Happy New Year! As we now move on to 2024, it is important to be aware that the increased Federal gift tax annual exclusion has been indexed for inflation to $18,000 per donee (up from $17,000 in 2023).
Additionally, the Federal estate/gift tax exemption is now indexed for inflation to $13,610,000 (up from $12,920,000 in 2023). Estate values can be taxed as high as 40 percent on amounts in excess of these limits. Married couples can utilize what is known as the “portability” option to effectively double this amount. After the first spouse dies, the estate’s executor elects portability to pass any unused exemption to the surviving spouse.
However, New York residents should know that although this high exemption level helps reduce Federal estate taxes, it will not help with the New York estate tax. New York is one of many states that still taxes estates. The 2024 New York State estate tax exemption is $6,940,000 (up from $6,580,000 in 2023) and continues to be indexed for inflation. You can see that there is a large taxation discrepancy between the New York and Federal estate tax exemptions.
In addition to the taxability difference, New York also has two additional rules unfavorable to estates when compared to the Federal code.
- First, the ability for surviving spouses to claim the portability option does not exist for the New York estate tax.
- Second, there is what is known as the tax cliff. If the value of the estate passing to beneficiaries other than a spouse or charity exceeds that year’s exemption amount, the exemption begins to phase out and is fully phased out if the taxable estate is 5% over the exemption amount. That means the exemption is $0 for a taxable estate exceeding $7,287,000 in 2024 and every dollar is subject to New York estate tax.
For married couples, care also needs to be taken to avoid wasting at least one of the spouse’s NY estate exemption. Certain provisions can be put in your will such as a credit shelter trust, assets can be retitled between spouses and beneficiary designations can be structured in certain ways, if appropriate for your situation.
New York doesn’t have a gift tax, so you may be able to reduce your estate by making gifts during your lifetime – if you can afford it. Note however that any gifts made within 3 years of death are pulled back into the estate, subject to possible estate tax. That said, the gift is pulled back at the gift value, so any appreciation since then is still effectively removed from your NY estate.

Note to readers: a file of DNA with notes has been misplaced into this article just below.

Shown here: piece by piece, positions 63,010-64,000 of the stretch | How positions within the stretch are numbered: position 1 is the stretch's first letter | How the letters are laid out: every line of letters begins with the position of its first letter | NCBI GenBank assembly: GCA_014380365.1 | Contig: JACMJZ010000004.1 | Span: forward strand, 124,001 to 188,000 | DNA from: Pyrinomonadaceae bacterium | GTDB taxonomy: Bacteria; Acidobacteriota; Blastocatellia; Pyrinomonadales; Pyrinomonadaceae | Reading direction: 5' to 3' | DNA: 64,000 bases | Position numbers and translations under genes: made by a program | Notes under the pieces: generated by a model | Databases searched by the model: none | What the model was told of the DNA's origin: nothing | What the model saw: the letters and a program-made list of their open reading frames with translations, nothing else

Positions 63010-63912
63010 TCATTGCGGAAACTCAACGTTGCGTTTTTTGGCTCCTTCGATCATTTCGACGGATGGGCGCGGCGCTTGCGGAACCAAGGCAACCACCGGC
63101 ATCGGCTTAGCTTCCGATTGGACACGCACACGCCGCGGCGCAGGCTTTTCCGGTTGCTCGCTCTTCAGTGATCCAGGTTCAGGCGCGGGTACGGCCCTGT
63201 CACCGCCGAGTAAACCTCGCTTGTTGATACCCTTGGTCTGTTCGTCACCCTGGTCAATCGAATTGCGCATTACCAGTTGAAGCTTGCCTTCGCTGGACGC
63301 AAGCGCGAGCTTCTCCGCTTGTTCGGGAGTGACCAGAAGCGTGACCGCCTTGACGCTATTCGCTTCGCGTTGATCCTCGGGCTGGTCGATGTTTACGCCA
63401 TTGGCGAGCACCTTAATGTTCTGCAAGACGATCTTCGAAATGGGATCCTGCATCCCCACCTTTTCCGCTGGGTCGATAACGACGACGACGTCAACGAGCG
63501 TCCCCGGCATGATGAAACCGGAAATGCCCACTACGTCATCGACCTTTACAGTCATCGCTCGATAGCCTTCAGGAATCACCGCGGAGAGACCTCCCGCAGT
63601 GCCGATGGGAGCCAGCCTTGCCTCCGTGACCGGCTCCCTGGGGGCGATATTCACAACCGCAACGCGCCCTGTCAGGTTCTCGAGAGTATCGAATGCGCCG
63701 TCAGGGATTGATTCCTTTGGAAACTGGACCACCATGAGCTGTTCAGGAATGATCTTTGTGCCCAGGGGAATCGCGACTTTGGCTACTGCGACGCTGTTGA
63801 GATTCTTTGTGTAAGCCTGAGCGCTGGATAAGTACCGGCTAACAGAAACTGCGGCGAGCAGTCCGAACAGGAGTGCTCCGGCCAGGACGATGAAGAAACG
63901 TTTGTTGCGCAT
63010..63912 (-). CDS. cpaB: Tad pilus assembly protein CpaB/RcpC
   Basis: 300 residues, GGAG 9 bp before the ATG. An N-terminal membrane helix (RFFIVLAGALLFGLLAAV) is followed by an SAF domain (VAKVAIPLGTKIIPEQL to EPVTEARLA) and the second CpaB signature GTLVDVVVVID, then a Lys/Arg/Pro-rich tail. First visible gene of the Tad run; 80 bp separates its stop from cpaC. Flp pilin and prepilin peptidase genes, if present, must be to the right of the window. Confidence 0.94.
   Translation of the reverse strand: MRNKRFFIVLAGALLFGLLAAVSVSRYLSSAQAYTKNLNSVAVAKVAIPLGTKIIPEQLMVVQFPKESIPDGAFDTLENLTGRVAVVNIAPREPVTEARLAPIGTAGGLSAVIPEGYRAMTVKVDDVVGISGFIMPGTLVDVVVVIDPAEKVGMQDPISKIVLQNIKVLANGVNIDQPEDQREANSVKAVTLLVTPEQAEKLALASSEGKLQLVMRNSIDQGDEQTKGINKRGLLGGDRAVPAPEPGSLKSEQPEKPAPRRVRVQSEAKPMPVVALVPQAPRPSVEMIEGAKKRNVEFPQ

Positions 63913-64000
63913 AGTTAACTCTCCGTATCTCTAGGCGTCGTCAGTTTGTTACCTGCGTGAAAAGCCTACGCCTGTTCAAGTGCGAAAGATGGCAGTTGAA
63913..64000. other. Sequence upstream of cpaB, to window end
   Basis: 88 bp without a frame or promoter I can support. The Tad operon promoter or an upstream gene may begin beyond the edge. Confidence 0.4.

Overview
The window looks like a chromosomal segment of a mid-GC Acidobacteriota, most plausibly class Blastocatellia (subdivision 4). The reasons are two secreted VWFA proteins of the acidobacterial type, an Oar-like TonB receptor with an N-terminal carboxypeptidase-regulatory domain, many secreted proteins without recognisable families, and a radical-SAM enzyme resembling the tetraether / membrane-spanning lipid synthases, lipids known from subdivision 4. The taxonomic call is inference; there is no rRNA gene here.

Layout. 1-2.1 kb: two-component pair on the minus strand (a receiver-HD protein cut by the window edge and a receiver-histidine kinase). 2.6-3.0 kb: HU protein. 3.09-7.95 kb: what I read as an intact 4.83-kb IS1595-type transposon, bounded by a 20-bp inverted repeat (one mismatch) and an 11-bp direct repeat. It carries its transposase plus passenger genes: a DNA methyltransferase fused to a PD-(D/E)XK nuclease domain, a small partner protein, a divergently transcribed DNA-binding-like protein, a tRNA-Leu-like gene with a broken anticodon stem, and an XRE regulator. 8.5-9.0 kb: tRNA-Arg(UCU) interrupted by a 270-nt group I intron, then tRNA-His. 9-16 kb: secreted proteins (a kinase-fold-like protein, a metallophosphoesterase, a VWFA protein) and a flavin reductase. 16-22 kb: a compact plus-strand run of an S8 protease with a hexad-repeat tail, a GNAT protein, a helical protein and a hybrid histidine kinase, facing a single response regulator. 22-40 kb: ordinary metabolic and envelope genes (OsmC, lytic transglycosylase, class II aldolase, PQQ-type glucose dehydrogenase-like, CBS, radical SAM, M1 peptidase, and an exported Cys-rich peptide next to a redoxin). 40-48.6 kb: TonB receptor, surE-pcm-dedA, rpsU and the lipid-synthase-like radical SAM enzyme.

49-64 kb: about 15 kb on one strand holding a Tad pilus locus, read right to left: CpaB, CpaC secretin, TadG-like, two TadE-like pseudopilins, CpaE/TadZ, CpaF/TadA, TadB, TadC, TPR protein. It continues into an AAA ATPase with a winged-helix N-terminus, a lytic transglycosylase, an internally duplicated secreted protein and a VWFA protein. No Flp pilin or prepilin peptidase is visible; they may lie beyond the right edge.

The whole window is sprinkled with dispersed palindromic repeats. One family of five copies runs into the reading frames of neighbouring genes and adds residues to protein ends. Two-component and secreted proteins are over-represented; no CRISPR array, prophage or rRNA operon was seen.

As 2025 approaches, current federal law under the Tax Cuts and Jobs Act is set to expire at the end of 2025 where the estate/gift exemption will cut in half. Let’s assume that the estate and gift tax exemption amount has increased to $14 million by this time (due to adjustments for inflation). In that case, if Congress does not act, the exemption amount would decrease to about $7 million per person or $14 million per married couple. This loss of the “bonus” amount could increase overall transfer taxes for certain families by millions of dollars.
If you can afford to, make large gifts exceeding ~$7M, so they dip into the bonus amount, or even use it all up, before it goes away December 31, 2025. If you use more exemption during your lifetime than is available at death (due to this anticipated decrease), the IRS cannot impose estate tax on those excess gifts when you pass (with minimal exceptions to this rule for certain types of gifts made within three years of death). Gifting also removes future appreciation from compounding your estate.
Always remember, for your estate plan to work as you intend, the make-up of your assets and beneficiary designations (including a transfer-on-death (TOD) beneficiary designation) need to align with your estate planning documents and vice versa. You can have well-designed wills and still not have everything play out as you mean for it to if the asset titling and beneficiary designations aren’t properly structured.
If you need further guidance or have any questions on this topic, the Bonadio Estate & Trust Team is here to help. Please do not hesitate to reach out to discuss your specific situation.
This material has been prepared for general, informational purposes only and is not intended to provide, and should not be relied on for, tax, legal or accounting advice. Should you require any such advice, please contact us directly. The information contained herein does not create, and your review or use of the information does not constitute, an accountant-client relationship.